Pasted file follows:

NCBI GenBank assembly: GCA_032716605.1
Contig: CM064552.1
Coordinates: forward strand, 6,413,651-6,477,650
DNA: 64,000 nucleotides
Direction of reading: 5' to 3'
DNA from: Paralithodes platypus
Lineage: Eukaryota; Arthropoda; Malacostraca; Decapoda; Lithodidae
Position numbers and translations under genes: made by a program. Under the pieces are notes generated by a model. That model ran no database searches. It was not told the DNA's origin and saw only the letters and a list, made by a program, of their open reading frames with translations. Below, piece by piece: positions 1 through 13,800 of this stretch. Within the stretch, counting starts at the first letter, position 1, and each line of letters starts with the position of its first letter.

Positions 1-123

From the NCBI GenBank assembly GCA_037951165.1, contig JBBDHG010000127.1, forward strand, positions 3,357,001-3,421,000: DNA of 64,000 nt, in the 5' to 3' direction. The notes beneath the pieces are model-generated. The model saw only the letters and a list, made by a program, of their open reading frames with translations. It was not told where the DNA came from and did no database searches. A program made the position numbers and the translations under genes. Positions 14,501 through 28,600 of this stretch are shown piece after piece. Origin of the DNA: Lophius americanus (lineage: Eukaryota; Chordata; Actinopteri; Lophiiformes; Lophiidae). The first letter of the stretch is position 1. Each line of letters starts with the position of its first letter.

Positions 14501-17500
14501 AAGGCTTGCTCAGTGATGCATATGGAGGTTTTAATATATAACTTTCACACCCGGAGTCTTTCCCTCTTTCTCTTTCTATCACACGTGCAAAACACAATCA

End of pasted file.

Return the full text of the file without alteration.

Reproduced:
NCBI GenBank assembly: GCA_032716605.1
Contig: CM064552.1
Coordinates: forward strand, 6,413,651-6,477,650
DNA: 64,000 nucleotides
Direction of reading: 5' to 3'
DNA from: Paralithodes platypus
Lineage: Eukaryota; Arthropoda; Malacostraca; Decapoda; Lithodidae
Position numbers and translations under genes: made by a program. Under the pieces are notes generated by a model. That model ran no database searches. It was not told the DNA's origin and saw only the letters and a list, made by a program, of their open reading frames with translations. Below, piece by piece: positions 1 through 13,800 of this stretch. Within the stretch, counting starts at the first letter, position 1, and each line of letters starts with the position of its first letter.

Positions 1-123

From the NCBI GenBank assembly GCA_037951165.1, contig JBBDHG010000127.1, forward strand, positions 3,357,001-3,421,000: DNA of 64,000 nt, in the 5' to 3' direction. The notes beneath the pieces are model-generated. The model saw only the letters and a list, made by a program, of their open reading frames with translations. It was not told where the DNA came from and did no database searches. A program made the position numbers and the translations under genes. Positions 14,501 through 28,600 of this stretch are shown piece after piece. Origin of the DNA: Lophius americanus (lineage: Eukaryota; Chordata; Actinopteri; Lophiiformes; Lophiidae). The first letter of the stretch is position 1. Each line of letters starts with the position of its first letter.

Positions 14501-17500
14501 AAGGCTTGCTCAGTGATGCATATGGAGGTTTTAATATATAACTTTCACACCCGGAGTCTTTCCCTCTTTCTCTTTCTATCACACGTGCAAAACACAATCA